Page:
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RE: AW: [avr-gcc-list] Gcc bug??

From: Dave Hylands
Subject: RE: AW: [avr-gcc-list] Gcc bug??
Date: Wed, 3 Mar 2004 21:48:43 -0800

A better example of how NOT using volatile might cause a problem:

static uint8_t sync = 0;

void WaitForSync( void )
        while ( sync == 0 )

        sync = 1;

Since sync is NOT declared volatile, it can be optimized into a
register, and WaitForSync might never return.

Using volatile causes WaitForSync to refetch the value of sync from
memory each and every time it's accessed. That's essentially what
volatile does.

While we're talking about volatile, here's an example where volatile
might not help you (I've helped several people with this who had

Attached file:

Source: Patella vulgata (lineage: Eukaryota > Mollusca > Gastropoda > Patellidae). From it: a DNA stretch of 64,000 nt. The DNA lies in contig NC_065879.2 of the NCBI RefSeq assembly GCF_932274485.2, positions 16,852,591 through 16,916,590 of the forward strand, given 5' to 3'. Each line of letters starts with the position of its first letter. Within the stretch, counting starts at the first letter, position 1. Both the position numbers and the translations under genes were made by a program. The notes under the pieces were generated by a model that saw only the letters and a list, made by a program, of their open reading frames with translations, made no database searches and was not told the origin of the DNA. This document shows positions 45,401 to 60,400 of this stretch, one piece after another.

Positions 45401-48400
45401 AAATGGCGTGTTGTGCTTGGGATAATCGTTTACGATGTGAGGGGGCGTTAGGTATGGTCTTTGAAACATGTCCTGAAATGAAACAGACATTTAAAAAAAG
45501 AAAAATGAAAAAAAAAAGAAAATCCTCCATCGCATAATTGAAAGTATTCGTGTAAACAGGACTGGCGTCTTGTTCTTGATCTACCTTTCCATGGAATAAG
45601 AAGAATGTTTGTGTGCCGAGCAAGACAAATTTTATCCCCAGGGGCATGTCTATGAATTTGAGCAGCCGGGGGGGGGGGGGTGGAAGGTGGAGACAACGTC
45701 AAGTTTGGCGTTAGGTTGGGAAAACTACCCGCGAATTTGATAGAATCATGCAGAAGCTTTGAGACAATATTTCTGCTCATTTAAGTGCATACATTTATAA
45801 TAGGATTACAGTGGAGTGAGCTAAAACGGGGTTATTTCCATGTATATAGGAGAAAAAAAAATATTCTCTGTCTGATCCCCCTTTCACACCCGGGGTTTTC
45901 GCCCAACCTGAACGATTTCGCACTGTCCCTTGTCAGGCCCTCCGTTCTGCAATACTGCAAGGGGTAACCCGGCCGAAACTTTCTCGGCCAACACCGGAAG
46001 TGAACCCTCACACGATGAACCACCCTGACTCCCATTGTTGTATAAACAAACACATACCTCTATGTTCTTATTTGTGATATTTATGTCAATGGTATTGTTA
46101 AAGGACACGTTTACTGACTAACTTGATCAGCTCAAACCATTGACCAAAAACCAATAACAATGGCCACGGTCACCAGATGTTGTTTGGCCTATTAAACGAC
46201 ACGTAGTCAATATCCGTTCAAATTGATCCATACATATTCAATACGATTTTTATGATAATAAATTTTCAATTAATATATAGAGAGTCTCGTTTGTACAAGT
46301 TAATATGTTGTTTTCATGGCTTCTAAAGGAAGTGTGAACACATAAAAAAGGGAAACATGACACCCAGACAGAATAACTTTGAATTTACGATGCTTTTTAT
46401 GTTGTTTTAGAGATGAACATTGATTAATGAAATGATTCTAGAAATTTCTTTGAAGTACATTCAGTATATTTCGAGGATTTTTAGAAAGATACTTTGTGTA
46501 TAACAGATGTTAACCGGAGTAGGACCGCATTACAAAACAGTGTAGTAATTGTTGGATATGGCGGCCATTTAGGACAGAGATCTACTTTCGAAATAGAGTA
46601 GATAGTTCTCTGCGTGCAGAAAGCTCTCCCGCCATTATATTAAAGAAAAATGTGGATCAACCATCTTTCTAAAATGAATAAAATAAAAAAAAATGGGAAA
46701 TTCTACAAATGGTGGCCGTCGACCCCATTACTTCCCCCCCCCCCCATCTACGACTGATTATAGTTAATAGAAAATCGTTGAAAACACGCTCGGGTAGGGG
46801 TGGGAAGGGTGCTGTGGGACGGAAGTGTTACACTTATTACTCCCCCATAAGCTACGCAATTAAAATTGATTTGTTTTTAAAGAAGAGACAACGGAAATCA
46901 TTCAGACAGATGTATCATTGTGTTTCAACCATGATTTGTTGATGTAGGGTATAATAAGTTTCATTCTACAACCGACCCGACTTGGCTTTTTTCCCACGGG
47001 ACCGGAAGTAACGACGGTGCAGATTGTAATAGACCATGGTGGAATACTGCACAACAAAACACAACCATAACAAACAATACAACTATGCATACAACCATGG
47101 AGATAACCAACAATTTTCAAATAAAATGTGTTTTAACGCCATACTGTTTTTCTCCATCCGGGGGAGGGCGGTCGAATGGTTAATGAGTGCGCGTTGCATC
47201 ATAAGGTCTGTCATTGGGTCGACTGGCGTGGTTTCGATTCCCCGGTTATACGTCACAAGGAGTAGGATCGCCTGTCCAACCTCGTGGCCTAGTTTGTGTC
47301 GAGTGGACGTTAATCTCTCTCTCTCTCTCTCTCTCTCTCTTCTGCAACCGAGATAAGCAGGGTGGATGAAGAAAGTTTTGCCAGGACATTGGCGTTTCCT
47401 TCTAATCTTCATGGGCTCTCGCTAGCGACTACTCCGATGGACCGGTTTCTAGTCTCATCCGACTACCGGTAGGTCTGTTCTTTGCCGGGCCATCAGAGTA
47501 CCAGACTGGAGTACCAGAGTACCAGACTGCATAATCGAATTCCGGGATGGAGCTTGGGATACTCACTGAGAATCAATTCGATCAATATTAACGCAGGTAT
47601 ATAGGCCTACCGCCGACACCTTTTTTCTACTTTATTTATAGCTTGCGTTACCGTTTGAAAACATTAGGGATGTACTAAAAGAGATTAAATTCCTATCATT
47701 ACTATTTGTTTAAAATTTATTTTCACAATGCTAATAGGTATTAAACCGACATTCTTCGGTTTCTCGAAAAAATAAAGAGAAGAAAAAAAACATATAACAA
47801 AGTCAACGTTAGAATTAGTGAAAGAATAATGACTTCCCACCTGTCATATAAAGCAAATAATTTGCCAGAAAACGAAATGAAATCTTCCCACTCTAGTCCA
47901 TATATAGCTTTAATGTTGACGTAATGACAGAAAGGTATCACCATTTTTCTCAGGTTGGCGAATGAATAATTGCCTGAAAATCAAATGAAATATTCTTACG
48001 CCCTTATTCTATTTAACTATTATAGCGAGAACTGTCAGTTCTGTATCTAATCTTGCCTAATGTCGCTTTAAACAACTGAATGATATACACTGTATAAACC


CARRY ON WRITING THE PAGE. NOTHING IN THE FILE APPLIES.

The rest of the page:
misconceptions about what volatile does). Let's say I have a peripheral
which has a two register interface, the first register being an index
into an internal register and the second register gets the value.

struct hw
        uint8_t reg;
        uint8_t val;

struct hw *p;

void SetReg( uint8_t inReg, uint8_t inVal )
        p->reg = inReg;
        p->val = inVal;

It's possible for the compiler to reorder these to set val first and
then set reg. Declaring p as volatile will NOT change this behaviour.
The correct thing to do is use a technique like this:

void SetReg( uint8_t inReg, uint8_t inVal )
        p->reg = inReg;
        p->val = inVal;

void barrier( void )

The compiler won't change the order of statements across a function
call. For completeness, barrier should be in a different source file.

Dave Hylands
Vancouver, BC, Canada

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